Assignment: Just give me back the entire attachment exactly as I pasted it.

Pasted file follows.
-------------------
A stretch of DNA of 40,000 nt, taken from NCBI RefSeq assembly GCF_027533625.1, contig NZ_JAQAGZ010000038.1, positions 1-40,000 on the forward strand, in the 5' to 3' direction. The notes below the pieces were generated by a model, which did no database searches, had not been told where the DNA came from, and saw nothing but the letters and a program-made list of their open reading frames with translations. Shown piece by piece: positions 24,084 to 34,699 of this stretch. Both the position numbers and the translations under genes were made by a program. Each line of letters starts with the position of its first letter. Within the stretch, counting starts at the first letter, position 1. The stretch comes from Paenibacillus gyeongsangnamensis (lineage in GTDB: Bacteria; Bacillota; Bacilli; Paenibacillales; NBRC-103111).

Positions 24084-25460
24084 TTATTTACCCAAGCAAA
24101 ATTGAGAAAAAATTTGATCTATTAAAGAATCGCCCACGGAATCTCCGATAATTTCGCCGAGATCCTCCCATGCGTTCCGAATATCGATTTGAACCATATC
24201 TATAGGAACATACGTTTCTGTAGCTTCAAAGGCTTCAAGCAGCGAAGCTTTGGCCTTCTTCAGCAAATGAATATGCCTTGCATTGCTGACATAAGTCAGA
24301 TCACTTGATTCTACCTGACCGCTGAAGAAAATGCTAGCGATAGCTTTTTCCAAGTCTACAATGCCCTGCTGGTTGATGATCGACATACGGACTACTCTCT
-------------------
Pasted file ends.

A stretch of DNA of 40,000 nt, taken from NCBI RefSeq assembly GCF_027533625.1, contig NZ_JAQAGZ010000038.1, positions 1-40,000 on the forward strand, in the 5' to 3' direction. The notes below the pieces were generated by a model, which did no database searches, had not been told where the DNA came from, and saw nothing but the letters and a program-made list of their open reading frames with translations. Shown piece by piece: positions 24,084 to 34,699 of this stretch. Both the position numbers and the translations under genes were made by a program. Each line of letters starts with the position of its first letter. Within the stretch, counting starts at the first letter, position 1. The stretch comes from Paenibacillus gyeongsangnamensis (lineage in GTDB: Bacteria; Bacillota; Bacilli; Paenibacillales; NBRC-103111).

Positions 24084-25460
24084 TTATTTACCCAAGCAAA
24101 ATTGAGAAAAAATTTGATCTATTAAAGAATCGCCCACGGAATCTCCGATAATTTCGCCGAGATCCTCCCATGCGTTCCGAATATCGATTTGAACCATATC
24201 TATAGGAACATACGTTTCTGTAGCTTCAAAGGCTTCAAGCAGCGAAGCTTTGGCCTTCTTCAGCAAATGAATATGCCTTGCATTGCTGACATAAGTCAGA
24301 TCACTTGATTCTACCTGACCGCTGAAGAAAATGCTAGCGATAGCTTTTTCCAAGTCTACAATGCCCTGCTGGTTGATGATCGACATACGGACTACTCTCT